Israeli-Palestinian Accommodation: A Circle Not Easily Squared
JERUSALEM – Security first or borders first: security says Israel, borders retort the Palestinians. Israeli-Palestinian peace talks are finally again getting under way. Israel, though, remains adamant that the only chance the talks have to make headway is for its security concerns to be satisfactorily addressed.
A report by an international think-tank propitiously timed for this week’s down-to-brass-tacks encounter between Israeli and Palestinian negotiators suggests the security dimension has already largely been successfully taken care of.
In parallel, the report cautions, however, that success in creating a secure West Bank may be at the expense of creating a viable democratic Palestine.
Titled “Squaring the Circle: Palestinian Security Reform Under Occupation,” the report by the International Crisis Group (ICG) notes that in the past few years, “the Palestinian Authority (PA) has largely restored order and a sense of personal safety in the West Bank, something unthinkable during the second Intifada.”
Security reform, the ICG report notes, was high on President Mahmoud Abbas’s agenda from the moment he assumed office in January 2005. Then, after the Hamas 2007 takeover of Gaza, the PA, Israel, and the international community all saw “great urgency in bolstering the Palestinian security forces.”
The PA, the report notes, was intent on ensuring it alone was entitled to use force so as to preempt any potential Hamas challenge to its rule in the West Bank.
Israel, for its part, was intent on dismantling militant groups while the international community seized the opportunity to shore up its Palestinian allies and strike a blow against their Islamist foes.
The reforms in PA security proved successful. No more would militias from Hamas or Fatah threaten to hold the West Bank in their grip. The report notes: “Most West Bankers – including many sympathetic to Hamas – liked what they saw, satisfied at a restoration of normal life that, only a few years earlier, had seemed out of reach.”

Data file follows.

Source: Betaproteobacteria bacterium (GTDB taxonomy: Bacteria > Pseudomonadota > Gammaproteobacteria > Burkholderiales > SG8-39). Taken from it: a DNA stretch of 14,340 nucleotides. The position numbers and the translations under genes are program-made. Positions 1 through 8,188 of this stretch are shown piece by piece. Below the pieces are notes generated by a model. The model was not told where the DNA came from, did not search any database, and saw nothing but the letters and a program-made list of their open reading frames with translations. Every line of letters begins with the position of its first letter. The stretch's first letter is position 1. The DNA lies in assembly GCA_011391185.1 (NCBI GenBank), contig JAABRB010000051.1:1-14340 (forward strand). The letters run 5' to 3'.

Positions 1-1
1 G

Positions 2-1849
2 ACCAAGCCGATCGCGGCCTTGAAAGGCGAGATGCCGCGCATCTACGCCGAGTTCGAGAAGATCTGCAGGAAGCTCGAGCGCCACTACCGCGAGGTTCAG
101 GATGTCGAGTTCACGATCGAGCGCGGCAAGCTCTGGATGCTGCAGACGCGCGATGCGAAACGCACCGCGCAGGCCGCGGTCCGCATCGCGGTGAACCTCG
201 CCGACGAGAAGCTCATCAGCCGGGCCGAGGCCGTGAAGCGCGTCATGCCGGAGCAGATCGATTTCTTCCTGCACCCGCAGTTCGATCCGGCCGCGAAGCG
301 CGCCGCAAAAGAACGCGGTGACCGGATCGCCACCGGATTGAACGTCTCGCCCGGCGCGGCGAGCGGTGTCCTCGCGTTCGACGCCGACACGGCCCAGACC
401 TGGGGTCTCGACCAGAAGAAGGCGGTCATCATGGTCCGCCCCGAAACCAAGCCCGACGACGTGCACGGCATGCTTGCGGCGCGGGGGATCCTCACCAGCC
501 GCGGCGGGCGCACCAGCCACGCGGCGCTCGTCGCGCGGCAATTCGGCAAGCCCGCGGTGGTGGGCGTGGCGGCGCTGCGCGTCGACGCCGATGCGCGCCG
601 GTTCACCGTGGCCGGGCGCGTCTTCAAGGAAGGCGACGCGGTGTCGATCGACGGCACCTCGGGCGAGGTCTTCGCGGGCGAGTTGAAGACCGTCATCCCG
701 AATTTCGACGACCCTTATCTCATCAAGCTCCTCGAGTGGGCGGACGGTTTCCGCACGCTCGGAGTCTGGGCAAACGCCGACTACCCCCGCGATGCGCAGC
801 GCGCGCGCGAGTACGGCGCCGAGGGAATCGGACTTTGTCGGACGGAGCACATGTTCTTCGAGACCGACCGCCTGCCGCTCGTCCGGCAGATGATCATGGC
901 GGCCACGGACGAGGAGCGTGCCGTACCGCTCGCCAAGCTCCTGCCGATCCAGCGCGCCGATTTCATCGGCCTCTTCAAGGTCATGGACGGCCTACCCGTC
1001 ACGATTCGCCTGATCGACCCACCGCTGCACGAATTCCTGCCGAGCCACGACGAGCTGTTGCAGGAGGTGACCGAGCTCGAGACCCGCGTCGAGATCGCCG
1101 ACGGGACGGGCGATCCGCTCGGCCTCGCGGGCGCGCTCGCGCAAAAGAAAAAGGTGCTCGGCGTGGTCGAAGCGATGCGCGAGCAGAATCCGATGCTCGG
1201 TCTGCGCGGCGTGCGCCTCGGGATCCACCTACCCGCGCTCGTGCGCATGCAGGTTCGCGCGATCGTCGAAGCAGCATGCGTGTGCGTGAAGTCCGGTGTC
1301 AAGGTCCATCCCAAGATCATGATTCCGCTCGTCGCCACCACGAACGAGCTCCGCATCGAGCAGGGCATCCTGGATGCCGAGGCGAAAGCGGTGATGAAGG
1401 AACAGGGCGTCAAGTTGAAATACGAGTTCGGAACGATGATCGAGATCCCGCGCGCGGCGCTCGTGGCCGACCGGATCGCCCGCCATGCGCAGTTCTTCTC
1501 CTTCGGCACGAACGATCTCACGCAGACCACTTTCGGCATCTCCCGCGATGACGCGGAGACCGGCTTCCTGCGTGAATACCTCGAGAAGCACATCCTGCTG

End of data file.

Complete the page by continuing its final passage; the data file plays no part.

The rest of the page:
So far, so good.
But a leading researcher in the ICG team, in a conversation with IPS, warns of a potentially negative fallout from the relative success of the reformed PA security apparatus: “They have managed to put an end to chaos, but this has been accompanied by widespread extrajudicial practices, human rights violations, and oppression of the opposition,” says Ofer Zalzberg.
“Such practices undermine the very legitimacy of the PA and popular support for the state-building project.”
The 42-page report was compiled from extensive interviews with Palestinian and Israeli security officials, politicians from both nations and from the international community, as well as internationally renowned experts.
The report concedes that the security achievements cannot conceal more contentious dynamics, notably the deepening of Israeli-Palestinian cooperation on the security level, an internationally backed requirement of the PA since its inception in 1994.
“Palestinians are ill at ease at the sight of their security forces teaming up with their occupiers. The answer, offered most articulately by Prime Minister Salaam Fayyad, is that by working in tandem with Israel to bring back security, Palestinians can gain the international community’s and Israel’s confidence, neutralize a key Israeli argument against statehood, and thus pave the way for independence. The argument, logical as it is, would be far more compelling were the peace process at hand more promising,” says the report.